A Thousand Horses had yet to make a splash in Nashville in the fall of 2013 when they lost their drummer and hired Christopher for a four-week tour. In addition, he did some showcases in town with them and played a New Year’s Eve gig at 12th & Porter. The band was being courted by several labels in their down time, and when they contacted Christopher to play at that all important showcase, he’d already committed to a six-week spring tour with Zach Ryan and the Renegades. A Thousand Horses ended up being signed by Big Machine Label Group, and he lost out on that opportunity due to bad timing. That’s the way it often happens in the music business, but one door closing may lead to a bigger opportunity, as it did for Christopher later that year. Through mutual friends, he’d started hanging out with Wolf Hoffmann and Peter Baltes of the German/American metal band, Accept. When their rhythm guitarist and drummer decided to pursue their own band full time at the end of 2014, Christopher was ultimately hired as the new drummer and Uwe Lulis was hired as the new guitarist. The official announcement was made on April 12, 2015. He went overseas with them this past summer and returned to Europe for another month of shows beginning November 16. His addition to this iconic metal band has given his “Restless and Wild” spirit a place to spread its wings on the drum kit. His style of play, and passion for the instrument, breathe new life into their classic catalog as well as the newer songs breaking ground with a younger generation of metal fans.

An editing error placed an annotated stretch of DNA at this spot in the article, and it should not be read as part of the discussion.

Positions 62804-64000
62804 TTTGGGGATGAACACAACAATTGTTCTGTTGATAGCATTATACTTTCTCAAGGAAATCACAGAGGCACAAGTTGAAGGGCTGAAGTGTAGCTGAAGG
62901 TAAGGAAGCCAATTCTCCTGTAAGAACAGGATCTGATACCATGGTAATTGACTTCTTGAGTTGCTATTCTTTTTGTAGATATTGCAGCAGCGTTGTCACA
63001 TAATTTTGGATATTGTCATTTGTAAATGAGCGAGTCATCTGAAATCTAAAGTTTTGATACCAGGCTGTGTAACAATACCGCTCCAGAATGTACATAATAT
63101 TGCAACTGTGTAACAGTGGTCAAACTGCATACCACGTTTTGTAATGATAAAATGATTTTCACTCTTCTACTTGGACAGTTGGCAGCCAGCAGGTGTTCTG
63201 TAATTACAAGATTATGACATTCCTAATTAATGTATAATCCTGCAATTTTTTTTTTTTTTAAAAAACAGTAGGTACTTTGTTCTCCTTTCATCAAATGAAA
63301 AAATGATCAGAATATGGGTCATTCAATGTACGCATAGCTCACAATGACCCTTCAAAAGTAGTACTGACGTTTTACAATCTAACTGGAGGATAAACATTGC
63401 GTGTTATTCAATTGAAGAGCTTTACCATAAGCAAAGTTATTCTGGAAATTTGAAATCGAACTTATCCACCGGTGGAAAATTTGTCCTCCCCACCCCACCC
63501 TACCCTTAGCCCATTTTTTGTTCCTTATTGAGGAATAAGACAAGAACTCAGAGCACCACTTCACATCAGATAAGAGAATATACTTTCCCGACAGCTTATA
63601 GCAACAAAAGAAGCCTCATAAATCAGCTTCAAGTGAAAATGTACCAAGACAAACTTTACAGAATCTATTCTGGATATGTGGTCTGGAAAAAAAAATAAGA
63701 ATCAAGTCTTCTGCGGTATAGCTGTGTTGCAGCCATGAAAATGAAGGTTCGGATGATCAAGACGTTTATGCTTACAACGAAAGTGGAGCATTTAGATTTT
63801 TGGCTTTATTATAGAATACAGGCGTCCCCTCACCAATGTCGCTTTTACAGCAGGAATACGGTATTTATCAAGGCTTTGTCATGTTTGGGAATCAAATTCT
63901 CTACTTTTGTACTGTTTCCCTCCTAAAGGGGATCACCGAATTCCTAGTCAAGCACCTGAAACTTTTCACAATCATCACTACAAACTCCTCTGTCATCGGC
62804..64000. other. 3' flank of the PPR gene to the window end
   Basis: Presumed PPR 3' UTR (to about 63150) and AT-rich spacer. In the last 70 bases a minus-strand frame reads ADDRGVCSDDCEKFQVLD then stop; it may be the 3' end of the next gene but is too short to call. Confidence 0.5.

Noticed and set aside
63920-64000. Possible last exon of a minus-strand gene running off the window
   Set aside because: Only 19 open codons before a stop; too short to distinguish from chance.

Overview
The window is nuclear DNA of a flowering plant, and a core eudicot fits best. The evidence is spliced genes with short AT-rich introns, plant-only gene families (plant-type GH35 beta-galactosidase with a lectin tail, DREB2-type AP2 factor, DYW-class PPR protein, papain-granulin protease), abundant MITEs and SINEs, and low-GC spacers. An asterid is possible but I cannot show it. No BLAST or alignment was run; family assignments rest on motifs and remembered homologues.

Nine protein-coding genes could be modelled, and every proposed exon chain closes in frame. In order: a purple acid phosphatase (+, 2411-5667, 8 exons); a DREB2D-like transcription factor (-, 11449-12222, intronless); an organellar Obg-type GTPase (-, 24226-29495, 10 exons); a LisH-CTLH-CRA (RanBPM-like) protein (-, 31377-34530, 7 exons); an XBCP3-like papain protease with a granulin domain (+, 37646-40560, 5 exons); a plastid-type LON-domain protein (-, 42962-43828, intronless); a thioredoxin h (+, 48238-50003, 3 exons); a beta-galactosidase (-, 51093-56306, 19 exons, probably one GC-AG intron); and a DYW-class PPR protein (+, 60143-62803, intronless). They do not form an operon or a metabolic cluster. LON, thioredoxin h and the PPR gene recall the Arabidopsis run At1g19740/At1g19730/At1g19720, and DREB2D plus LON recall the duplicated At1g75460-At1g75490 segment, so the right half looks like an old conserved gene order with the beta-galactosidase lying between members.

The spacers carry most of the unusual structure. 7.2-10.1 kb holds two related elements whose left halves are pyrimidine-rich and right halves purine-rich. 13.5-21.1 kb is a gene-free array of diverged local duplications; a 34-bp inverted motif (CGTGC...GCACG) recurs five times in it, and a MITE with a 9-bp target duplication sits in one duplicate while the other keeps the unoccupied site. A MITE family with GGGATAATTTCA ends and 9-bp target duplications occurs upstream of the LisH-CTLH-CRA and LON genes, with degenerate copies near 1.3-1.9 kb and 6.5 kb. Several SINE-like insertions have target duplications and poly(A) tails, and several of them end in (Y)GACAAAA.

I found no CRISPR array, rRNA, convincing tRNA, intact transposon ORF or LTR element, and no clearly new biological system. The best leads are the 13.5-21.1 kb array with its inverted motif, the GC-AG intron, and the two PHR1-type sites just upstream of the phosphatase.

Christopher’s passion for playing drums isn’t confined to the gigs he plays. He is an inspirational teacher for students who have a hunger for the instrument and a “Burning” desire to learn to speak through it. He prefers to work with intermediate to advanced students who understand that he can teach them how to execute the notes, but not teach them the passion of players like John Bonham or Keith Moon. That kind of inspired play comes from the heart, when playing drums is all you want to do. His love of playing drums extends not only to the sounds they make and the voices that speak through his dynamic playing, but to the materials they’re crafted from. He’s a gear collector of sorts with an appreciation for the history that comes with the hardwood and hardware of percussion instruments. In 2000, the drum kit Peter Criss played under the Brooklyn Bridge on the night Christopher became a devout KISS follower, was sold at auction. He remembers it because he mowed lawns the summer before starting high school just to be able to afford the auction catalog in which it appeared. At the time, he said he would’ve sold his soul to get one of those kits. Fast forward to the spring of 2014, during the week of the Zach Ryan tour. Visiting Las Vegas, he saw that kit at KISS Monster Mini Golf and inquired as to its availability. After a handful of payments and the perfect timing of a fly date show, the kit was shipped to his home that July. Officially, it’s the ‘B’ Rig from the 1996/1997 KISS Alive Worldwide Reunion Tour in black and chrome stripes. As he spoke about it for this interview, he was standing in front of it at his home. The awe in his voice was palpable.